The 2008 crisis, part 3
This is the third part of a short financial history of the 2008 financial crisis. Part 1 is here. Part 2 is here. All of the crisis facilities are depicted as animated gifs here.
After Lehman's bankruptcy in September 2008, the Fed's interventions in money markets changed both in structure and in scale. Up to that point, lending through TAF, TSLF and PDCF had been achieved by changing the composition of the Fed's balance sheet without expanding its size. With the failure of two investment banks, and problems at other major institutions and throughout the financial system, the Fed after September 2008 embarked on a dramatic outright expansion. Existing liquidity facilities were expanded, funded by the creation of new reserves, and a number of new liquidity facilities were launched.
These steps would take the Fed's balance sheet from under $1 trillion before the crisis to more than $2 trillion by 2009. The pre-2008 financial architecture was gone.
Importantly, though the crisis had begun to affect the core of the financial system, the underlying refinancing problem had not changed. Capital funding banks ("shadow banks") held a position in US residential mortgage-backed securities, funded by issuance of asset-backed commercial paper. The ABCP could not be rolled over and no one wanted to take on the position in mortgages.
Under the September 2008 ABCP MMMF Liquidity Facility (AMLF), the Fed tried to address the liability side of this problem, by lending to dealers against their purchases of asset-backed commercial paper. The idea was to get dealers to hold the problematic debt; to ensure that they could do so, the Fed committed to accept that same debt as collateral:
Like the AMLF, the October 2008 commercial paper funding facility (CPFF) worked on the capital funding banks' liability side. With the AMLF, the Fed had funded dealers to hold the illiquid ABCP; with the CPFF, the Fed brought it onto its own balance sheet. This was funded, in the end, by issuance of new reserves.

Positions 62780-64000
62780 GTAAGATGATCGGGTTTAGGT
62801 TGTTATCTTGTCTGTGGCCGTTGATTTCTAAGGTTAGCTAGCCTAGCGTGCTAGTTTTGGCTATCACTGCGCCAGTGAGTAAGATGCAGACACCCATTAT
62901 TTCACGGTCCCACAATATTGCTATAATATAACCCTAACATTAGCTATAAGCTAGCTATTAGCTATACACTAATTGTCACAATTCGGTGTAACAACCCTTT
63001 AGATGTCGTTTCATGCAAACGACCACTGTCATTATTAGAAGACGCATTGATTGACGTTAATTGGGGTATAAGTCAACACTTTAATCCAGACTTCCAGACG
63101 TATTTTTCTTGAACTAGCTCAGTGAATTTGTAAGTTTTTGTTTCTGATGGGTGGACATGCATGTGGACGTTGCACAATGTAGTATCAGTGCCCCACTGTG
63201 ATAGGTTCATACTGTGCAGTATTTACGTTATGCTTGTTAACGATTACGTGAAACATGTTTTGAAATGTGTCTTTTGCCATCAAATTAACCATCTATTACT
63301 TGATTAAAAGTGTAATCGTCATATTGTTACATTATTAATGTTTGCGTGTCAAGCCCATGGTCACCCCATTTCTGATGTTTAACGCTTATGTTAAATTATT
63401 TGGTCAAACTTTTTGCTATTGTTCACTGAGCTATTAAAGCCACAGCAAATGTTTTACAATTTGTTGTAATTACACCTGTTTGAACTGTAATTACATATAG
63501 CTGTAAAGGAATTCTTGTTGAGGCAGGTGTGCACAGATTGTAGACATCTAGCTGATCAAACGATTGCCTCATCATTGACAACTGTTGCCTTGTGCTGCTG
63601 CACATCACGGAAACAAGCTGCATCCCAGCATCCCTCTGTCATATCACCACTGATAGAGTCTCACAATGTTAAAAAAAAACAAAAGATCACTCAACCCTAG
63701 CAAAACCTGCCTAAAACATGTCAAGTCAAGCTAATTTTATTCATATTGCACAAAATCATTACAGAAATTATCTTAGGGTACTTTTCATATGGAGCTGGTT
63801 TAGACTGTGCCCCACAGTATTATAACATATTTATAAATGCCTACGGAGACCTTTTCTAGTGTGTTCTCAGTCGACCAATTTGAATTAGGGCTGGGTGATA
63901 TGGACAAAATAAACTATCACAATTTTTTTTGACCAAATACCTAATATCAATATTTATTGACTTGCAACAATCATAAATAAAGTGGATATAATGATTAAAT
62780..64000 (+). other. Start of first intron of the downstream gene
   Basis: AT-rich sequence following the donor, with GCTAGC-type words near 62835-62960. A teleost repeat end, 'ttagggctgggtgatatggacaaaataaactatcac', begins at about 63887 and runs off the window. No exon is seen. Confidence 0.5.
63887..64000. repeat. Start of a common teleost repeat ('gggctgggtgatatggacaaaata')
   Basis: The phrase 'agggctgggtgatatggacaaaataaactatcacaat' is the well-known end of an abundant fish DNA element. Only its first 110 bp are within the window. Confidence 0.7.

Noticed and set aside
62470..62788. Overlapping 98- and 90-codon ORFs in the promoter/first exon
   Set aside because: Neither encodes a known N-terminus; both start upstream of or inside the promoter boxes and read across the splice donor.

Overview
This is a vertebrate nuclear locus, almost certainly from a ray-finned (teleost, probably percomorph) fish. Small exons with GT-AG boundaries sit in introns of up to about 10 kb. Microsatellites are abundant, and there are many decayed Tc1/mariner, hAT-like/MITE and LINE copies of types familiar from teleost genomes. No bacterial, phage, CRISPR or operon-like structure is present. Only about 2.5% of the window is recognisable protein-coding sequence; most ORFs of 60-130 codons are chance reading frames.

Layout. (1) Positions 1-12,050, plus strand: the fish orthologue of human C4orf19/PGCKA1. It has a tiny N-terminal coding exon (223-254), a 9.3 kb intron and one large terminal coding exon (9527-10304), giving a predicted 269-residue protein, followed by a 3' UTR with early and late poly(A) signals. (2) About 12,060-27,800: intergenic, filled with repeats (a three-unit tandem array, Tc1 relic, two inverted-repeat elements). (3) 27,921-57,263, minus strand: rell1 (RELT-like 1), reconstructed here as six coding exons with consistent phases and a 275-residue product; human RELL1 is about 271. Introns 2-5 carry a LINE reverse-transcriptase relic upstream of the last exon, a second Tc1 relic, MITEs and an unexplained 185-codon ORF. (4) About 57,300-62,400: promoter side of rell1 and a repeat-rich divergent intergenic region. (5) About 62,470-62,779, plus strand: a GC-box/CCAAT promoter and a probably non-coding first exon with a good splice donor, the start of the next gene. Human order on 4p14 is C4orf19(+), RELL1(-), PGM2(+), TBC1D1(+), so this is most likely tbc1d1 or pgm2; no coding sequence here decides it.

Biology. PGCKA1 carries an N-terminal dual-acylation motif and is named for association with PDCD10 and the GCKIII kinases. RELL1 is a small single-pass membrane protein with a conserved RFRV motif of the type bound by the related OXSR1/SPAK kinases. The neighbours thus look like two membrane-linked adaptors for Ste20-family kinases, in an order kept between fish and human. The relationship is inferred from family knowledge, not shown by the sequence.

Two liquidity facilities should be mentioned for completeness. The first, MMIFF was never used; the second, TALF, was somewhat ancillary to the mortgage refinancing problem.
Mortgage-backed securities had been placed in off-balance-sheet shadow banks. But the commercial banks had offered explicit or implicit guarantees to these vehicles. As the off-balance-sheet structures failed, RMBS were dropping onto bank balance sheets themselves. Money market funds were wary of refinancing banks' commercial paper. With the November 2008 money market investor funding facility (MMIFF), the Fed sought to support both banks and money funds by buying the paper itself. The MMIFF was never used.
Finally, the November 2008 Term Asset-Backed Securities Loan Facility (TALF). In the fog of the crisis, markets for asset-backed securities other than residential MBS had vanished. In an effort to support markets for student loans, auto loans, credit card debt, small business loans, and commercial mortgages, the TALF lent money to buyers of newly issued securitizations, accepting the ABS as collateral.
The beginning of the end
By the end of 2008, the acute phase of the crisis was over: the Fed had ensured the continuity of financial capitalism. Over the following months, the liquidity programs were wound down as the Fed launched a program to purchase mortgage-backed securities outright.
Looking back on these events from more than a decade later, there is a sense of inevitability that was hard to perceive at the time. In hindsight, the many liquidity programs were all trying to find ways to refinance a systemic position in mortgage-backed securities, and eventually that was achieved. At the time, though, the steps were taken without a clear systemic picture.
Dear Prof. Neilson,
I was recently made aware of your blog through the website of Prof. Mehrling while following his online course on Money & Banking. Thank you for your succinct and very informative writings. It really is a pleasure to read your posts. I wish you and your family a happy new year!